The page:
||Age-Specific Differences in the Duration of Prehospital Cardiopulmonary Resuscitation Administered by Emergency Medical Service Providers Necessary to Achieve Favorable Neurological Outcome After Out-of-Hospital Cardiac Arrest.
Funada, Akira ,
Goto, Yoshikazu ,
Tada, Hayato ,
Teramoto, Ryota ,
Shimojima, Masaya ,
Hayashi, Kenshi ,
659 , 2017-04-25 , Japanese Circulation Society = 日本循環器学会
Background:The appropriate duration of prehospital cardiopulmonary resuscitation (CPR)administered by emergency medical service (EMS) providers for patients with out-of-hospital cardiac arrest (OHCA) necessary to achieve 1-month survival with favorable neurological outcome (Cerebral Performance Category 1 or 2, CPC 1–2) is unclear and could differ by age.
Methods and Results:We analyzed the records of 35,709 adult OHCA patients with return of spontaneous circulation (ROSC) before hospital arrival in a prospectively recorded Japanese registry between 2011 and 2014. The CPR duration was defined as the time from CPR initiation by EMS providers to prehospital ROSC. The rate of 1-month CPC 1–2 was 21.4% (7,650/35,709). The CPR duration was independently and inversely associated with 1-month CPC 1–2 (adjusted odds ratio, 0.93 per 1-min increment; 95% confidence interval, 0.93–0.94). The CPR duration increased with age (P<0.001). However, the CPR duration beyond which the proportion of OHCA patients with 1-month CPC 1–2 decreased to <1% declined with age: 28 min for patients aged 18–64 years, 25 min for 65–74 years, 23 min for 75–84 years, 20 min for 85–94 years, and 18 min for ≥95 years.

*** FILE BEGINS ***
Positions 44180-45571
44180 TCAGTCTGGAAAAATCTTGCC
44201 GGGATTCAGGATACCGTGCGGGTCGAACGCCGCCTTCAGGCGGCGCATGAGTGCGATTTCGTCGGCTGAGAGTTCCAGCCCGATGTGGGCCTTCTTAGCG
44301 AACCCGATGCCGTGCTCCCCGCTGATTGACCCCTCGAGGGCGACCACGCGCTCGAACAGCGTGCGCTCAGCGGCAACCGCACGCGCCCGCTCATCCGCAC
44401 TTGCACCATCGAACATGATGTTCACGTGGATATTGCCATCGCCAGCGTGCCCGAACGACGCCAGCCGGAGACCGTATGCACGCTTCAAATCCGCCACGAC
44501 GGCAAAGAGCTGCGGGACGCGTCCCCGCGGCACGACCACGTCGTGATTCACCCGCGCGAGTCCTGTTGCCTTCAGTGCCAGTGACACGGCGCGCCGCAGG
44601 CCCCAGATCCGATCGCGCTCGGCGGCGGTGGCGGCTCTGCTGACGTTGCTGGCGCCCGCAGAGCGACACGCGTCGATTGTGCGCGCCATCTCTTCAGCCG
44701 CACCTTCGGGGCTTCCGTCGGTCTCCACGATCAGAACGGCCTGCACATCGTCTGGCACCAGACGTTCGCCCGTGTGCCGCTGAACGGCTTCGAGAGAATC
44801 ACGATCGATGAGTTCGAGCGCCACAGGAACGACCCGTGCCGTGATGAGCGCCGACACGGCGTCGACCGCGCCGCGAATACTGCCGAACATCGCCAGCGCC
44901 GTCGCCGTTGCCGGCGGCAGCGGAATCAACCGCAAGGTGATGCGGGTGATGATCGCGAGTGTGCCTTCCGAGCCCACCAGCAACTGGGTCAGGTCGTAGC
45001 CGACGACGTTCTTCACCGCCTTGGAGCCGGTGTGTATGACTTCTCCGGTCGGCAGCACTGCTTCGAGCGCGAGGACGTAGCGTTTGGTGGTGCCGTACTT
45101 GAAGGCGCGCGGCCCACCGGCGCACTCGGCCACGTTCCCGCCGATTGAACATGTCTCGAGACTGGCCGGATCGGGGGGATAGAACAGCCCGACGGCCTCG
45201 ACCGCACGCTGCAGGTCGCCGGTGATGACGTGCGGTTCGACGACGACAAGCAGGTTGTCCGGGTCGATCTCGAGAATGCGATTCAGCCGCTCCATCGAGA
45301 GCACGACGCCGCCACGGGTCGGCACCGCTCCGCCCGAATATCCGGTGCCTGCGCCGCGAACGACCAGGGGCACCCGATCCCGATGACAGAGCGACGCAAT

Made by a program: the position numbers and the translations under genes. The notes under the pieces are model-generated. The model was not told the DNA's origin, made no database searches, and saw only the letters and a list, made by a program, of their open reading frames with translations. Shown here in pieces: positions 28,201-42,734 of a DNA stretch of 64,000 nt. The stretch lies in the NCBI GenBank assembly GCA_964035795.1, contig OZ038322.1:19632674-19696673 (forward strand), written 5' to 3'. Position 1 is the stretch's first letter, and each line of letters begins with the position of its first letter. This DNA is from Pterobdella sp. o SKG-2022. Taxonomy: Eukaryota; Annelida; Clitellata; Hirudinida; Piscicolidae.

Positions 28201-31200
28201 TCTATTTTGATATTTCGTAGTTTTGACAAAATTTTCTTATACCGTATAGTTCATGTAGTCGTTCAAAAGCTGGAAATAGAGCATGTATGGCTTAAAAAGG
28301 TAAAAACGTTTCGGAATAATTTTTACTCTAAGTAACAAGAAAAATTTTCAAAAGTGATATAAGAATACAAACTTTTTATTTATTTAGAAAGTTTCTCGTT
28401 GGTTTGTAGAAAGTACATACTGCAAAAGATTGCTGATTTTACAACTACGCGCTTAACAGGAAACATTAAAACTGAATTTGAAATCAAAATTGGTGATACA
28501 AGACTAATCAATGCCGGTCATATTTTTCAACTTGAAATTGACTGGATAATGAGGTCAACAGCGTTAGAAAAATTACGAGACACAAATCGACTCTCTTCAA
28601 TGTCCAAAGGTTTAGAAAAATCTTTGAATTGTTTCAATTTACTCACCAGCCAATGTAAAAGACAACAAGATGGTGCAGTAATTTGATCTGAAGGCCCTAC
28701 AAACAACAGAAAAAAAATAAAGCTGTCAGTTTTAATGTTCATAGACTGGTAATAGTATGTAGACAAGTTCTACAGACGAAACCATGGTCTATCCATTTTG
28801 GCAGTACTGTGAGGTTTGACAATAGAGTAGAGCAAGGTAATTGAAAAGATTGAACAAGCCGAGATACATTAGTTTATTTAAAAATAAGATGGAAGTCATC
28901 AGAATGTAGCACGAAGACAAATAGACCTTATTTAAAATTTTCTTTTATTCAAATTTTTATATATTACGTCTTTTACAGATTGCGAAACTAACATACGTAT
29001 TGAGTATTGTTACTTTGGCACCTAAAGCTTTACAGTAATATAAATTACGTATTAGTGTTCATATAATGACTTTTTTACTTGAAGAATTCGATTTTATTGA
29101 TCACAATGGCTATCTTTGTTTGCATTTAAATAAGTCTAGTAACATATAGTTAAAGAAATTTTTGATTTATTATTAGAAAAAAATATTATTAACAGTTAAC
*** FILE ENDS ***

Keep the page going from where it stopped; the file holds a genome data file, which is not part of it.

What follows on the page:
Conclusions:In patients who achieved prehospital ROSC after OHCA, the duration of CPR administered by EMS providers necessary to achieve 1-month CPC 1–2 varied by age.